1
$\begingroup$

I recently came across this question while studying Solid State.
The coordination no. of [Ni(CN)4]2- is 4 as Ni is bonded to 4 CNs and is planar in structure.Hence its Limiting Radius Ratio must be between 0.225 and 0.414 . But the answer given in the book is 0.414 to 0.732 (which is the limiting radius ratio for coordination no. 6) .
How is this true?Some sites agree with my answer .
Is the answer given in the book wrong or have I made any mistake in the reasoning?

$\endgroup$
  • $\begingroup$ I've always calculated limiting radius ratio for ionic crystals. I'm not sure if such a thing exists for coordination compounds. $\endgroup$ – Berry Holmes May 10 '17 at 8:51
  • $\begingroup$ I have a hunch that the charge 2- on the ion has some role to play. I am not sure. And yeah you are right . Even I calculated only for ionic crystals not for coordination compounds $\endgroup$ – Sourabh Yelluru May 10 '17 at 8:52
  • $\begingroup$ If you insist, a cursory search tells me that the crystal radius of $\ce{CN-}$ is $\pu{1.77 Å}$, and the ionic radius for $\ce{Ni^2+}$ ion is $\pu{0.69 Å}$. $\endgroup$ – Berry Holmes May 10 '17 at 9:23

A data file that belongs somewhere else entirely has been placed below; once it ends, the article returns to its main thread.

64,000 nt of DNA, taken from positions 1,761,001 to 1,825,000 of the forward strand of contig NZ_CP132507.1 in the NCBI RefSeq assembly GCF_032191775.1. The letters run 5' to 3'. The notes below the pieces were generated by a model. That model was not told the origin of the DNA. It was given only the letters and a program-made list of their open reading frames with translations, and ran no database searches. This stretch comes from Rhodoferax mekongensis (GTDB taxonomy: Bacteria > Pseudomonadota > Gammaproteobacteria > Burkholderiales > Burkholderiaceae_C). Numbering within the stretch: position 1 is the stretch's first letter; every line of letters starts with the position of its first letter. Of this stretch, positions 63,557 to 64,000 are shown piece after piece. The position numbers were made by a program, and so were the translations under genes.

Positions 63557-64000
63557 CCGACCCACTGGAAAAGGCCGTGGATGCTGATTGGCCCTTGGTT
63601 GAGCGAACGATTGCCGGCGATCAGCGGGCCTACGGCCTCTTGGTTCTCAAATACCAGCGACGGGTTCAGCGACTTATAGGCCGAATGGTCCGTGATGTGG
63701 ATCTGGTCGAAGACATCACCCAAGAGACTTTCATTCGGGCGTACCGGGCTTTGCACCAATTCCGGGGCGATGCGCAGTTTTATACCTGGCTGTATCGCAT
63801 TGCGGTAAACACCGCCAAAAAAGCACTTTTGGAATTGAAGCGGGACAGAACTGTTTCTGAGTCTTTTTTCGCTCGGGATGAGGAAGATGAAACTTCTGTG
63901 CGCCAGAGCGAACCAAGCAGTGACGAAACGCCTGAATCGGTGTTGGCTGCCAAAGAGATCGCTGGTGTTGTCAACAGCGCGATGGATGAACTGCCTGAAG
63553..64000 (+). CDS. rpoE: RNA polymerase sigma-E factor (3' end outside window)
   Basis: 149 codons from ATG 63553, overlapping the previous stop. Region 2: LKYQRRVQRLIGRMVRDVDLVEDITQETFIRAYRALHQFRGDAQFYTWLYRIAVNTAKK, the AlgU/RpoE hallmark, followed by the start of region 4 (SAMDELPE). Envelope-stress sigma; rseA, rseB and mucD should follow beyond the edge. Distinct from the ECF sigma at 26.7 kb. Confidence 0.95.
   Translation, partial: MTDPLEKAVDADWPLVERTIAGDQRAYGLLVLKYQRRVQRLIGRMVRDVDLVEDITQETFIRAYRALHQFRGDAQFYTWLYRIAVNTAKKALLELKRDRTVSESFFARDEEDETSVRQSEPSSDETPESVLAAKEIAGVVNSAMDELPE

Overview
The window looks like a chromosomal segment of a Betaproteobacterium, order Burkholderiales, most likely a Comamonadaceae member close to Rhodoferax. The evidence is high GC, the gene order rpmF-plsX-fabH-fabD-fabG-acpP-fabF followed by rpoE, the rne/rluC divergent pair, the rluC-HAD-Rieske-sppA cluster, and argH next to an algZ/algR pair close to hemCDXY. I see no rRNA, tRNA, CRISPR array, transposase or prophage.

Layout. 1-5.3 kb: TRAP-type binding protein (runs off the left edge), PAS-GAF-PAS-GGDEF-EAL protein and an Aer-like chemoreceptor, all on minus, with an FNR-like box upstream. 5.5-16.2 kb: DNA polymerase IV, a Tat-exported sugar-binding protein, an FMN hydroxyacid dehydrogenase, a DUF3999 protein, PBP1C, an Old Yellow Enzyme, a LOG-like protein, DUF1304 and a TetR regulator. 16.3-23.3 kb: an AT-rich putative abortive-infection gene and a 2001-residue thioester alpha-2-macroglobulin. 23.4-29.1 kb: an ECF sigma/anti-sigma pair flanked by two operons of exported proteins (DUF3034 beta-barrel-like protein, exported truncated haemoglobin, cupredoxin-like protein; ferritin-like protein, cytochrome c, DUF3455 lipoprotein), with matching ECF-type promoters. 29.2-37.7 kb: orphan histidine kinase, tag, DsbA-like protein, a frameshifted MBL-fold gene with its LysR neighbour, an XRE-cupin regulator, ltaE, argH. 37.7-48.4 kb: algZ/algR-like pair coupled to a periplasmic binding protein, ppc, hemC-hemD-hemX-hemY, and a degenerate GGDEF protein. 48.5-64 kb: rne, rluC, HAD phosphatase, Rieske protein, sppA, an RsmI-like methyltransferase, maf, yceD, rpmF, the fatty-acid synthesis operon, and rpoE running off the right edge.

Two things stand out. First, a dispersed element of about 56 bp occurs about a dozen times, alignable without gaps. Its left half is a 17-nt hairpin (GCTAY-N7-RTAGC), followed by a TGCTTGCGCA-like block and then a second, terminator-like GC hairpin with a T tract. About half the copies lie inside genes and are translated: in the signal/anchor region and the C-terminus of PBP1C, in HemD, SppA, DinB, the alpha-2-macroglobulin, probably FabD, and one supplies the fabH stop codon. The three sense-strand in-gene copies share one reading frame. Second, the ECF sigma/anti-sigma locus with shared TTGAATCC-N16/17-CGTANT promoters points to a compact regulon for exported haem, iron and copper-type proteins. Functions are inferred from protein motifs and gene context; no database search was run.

• $\begingroup$ Then the radius ratio will be 0.3898 which agrees with my answer. $\endgroup$ – Sourabh Yelluru May 10 '17 at 9:28
1
$\begingroup$

Here, limiting radius ratio is for geometry of this complex is square planar because $\ce{CN-}$ is a strong field ligand and causes pairing of unpaired electrons. So we can relate that $\ce{Ni^2+}$ occupies a square planar void of the $\ce{CN-}$ lattice. The square planar void is a cross section of the octahedral void.

$\endgroup$

Your Answer

By clicking “Post Your Answer”, you agree to our terms of service, privacy policy and cookie policy

Not the answer you're looking for? Browse other questions tagged or ask your own question.